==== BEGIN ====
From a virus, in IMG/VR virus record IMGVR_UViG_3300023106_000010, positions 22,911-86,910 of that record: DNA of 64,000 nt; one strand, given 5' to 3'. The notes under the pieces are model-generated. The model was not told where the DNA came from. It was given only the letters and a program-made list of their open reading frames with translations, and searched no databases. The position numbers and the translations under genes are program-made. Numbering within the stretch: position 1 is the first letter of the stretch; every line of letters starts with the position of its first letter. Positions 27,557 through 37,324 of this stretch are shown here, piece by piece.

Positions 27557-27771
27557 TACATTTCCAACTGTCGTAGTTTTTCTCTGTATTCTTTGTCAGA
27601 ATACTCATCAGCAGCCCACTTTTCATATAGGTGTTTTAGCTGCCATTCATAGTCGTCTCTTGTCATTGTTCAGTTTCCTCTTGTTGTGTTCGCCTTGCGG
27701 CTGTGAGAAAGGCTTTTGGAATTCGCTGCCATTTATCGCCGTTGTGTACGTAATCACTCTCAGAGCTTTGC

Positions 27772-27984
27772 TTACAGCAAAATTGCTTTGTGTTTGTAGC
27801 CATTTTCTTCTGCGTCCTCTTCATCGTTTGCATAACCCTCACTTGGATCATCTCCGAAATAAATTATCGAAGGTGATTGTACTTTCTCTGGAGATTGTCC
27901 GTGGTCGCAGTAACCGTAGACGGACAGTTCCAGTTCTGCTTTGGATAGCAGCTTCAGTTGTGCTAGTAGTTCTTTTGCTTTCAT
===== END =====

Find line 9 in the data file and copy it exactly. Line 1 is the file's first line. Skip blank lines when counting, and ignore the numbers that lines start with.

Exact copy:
27901 GTGGTCGCAGTAACCGTAGACGGACAGTTCCAGTTCTGCTTTGGATAGCAGCTTCAGTTGTGCTAGTAGTTCTTTTGCTTTCAT